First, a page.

Introduction by Carl Olson British author Philip Pullman is widely acclaimed by critics and readers for his best-selling, award-winning trilogy, His Dark Materials. But he has been criticized by some for attacking Christianity and promoting atheism. What is the truth about Pullman and his books? What does he believe about God, religion, the Catholic Church, and atheism? What does he hope his books will accomplish? Why does he express such strong disdain for the fiction of C.S. Lewis and J.R.R. Tolkien? Should children be reading the His Dark Materials trilogy, or watching the film version of The Golden Compass, the first book of the trilogy? These are just some of the many important questions addressed by Pete Vere and Sandra Miesel in their accessible, concise, and thoroughly-researched analysis of Pullman's fiction and beliefs. The authors provide a literary critique of His Dark Materials and reveal the many premises, and often surprising literary and philosophical sources of that popular work, as well as explain the symbolism present throughout. They also compare Pullman's fiction to The Chronicles of Narnia, the Harry Potter books, and other famous works of children's fiction. And they examine the metaphysical premises and moral propositions found throughout His Dark Materials, and point out the many objectionable aspects of the books--including violence and sensuality--about which every concerned parent should know. Readers looking for a fair, firm, and non-sensational critique of His Dark Materials will find it in Pied Piper of Atheism.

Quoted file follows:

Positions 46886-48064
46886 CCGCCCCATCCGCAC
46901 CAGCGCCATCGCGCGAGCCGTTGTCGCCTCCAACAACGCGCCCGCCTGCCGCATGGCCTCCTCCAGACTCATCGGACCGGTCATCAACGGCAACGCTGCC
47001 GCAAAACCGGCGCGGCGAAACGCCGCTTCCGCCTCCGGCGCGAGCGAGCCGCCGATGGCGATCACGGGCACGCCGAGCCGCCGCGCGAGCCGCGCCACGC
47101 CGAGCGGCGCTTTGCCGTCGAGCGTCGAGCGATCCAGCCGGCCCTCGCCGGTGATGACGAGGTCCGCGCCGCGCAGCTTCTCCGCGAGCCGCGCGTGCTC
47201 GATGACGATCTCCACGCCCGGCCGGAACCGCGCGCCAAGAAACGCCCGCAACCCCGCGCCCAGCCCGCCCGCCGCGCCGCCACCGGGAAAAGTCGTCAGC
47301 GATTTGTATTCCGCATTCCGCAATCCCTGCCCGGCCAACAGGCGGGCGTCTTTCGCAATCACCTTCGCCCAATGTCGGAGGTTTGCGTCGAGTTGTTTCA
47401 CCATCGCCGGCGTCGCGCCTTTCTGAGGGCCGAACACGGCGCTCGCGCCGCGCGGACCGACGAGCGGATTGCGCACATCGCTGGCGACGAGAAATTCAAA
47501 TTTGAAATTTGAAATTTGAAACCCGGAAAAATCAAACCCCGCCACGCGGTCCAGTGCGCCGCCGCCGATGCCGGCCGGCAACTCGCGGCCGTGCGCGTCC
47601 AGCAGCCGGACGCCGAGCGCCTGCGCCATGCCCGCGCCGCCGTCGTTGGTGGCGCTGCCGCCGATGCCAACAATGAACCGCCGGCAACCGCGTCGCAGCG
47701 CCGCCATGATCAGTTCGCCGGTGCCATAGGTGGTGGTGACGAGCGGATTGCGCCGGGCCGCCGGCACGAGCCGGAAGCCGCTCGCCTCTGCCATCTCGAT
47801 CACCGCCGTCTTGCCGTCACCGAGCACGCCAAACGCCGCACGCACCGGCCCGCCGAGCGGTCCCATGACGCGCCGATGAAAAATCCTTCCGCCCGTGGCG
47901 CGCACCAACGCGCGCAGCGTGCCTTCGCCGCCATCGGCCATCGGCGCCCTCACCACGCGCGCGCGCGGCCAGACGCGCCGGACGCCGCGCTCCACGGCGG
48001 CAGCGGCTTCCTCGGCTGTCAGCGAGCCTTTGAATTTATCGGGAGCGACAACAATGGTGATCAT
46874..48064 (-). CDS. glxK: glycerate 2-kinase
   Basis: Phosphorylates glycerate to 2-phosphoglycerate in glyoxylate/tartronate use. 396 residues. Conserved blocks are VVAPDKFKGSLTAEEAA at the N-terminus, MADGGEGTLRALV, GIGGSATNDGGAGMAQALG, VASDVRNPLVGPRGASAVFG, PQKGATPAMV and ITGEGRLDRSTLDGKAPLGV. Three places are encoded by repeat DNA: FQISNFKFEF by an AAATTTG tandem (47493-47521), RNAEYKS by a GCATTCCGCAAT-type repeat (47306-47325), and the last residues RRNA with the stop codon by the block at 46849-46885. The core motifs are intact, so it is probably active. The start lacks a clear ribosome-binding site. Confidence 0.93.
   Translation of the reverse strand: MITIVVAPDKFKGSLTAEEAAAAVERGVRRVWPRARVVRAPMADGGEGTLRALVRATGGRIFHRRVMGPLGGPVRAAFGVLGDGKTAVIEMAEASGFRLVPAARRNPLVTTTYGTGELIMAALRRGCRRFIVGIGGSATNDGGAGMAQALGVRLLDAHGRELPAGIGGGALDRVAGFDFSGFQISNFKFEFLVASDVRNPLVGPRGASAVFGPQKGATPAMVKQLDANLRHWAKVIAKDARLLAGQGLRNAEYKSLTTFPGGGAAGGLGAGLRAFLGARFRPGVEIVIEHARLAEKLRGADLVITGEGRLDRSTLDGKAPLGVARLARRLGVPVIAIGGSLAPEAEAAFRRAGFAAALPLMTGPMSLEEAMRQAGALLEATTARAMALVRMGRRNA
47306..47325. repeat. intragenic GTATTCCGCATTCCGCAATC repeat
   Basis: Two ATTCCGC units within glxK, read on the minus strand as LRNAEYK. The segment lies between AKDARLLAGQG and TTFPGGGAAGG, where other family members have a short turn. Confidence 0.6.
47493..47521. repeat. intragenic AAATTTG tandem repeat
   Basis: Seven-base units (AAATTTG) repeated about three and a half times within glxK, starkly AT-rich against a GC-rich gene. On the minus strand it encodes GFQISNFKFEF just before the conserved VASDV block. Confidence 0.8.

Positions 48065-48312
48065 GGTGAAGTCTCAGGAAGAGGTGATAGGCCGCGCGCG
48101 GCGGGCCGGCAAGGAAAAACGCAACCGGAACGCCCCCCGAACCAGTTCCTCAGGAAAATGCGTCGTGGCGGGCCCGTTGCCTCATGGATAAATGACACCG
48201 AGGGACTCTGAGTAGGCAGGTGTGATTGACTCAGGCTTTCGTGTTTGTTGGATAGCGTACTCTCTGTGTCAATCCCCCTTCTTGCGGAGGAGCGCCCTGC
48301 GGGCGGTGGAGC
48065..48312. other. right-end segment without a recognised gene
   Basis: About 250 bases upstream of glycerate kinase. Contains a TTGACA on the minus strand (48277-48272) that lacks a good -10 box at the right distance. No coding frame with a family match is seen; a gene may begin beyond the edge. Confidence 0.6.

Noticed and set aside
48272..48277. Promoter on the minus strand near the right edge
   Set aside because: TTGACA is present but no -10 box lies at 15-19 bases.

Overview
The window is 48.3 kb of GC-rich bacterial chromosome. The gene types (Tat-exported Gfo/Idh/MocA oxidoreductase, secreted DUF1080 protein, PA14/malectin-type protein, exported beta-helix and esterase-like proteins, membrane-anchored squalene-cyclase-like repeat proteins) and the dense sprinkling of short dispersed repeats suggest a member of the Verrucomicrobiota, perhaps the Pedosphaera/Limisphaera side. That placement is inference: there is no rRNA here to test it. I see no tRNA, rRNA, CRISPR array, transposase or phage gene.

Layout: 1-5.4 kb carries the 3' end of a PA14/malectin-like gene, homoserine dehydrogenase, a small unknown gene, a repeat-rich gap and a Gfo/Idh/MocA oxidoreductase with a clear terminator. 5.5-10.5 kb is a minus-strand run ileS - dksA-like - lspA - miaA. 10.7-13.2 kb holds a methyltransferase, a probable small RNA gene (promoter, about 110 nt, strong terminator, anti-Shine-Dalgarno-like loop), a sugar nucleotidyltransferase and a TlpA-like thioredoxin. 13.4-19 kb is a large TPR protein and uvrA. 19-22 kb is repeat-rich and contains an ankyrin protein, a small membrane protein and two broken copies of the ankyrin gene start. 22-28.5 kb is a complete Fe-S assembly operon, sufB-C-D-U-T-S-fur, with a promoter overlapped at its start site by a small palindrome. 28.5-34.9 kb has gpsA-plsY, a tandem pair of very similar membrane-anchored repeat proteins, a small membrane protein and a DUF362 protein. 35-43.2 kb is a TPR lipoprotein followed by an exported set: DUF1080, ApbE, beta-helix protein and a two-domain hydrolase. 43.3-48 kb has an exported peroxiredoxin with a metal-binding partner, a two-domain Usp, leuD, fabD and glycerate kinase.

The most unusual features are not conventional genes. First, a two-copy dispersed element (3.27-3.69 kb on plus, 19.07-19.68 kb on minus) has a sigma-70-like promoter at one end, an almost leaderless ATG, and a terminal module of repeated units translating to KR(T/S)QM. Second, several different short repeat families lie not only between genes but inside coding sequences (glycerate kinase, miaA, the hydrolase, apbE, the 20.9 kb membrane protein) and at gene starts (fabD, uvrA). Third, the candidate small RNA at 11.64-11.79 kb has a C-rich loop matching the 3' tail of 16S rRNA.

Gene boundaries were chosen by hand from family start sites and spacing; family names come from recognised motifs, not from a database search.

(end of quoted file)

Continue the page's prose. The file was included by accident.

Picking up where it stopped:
Literature-Fiction, History-Criticism, Criticism-Theory,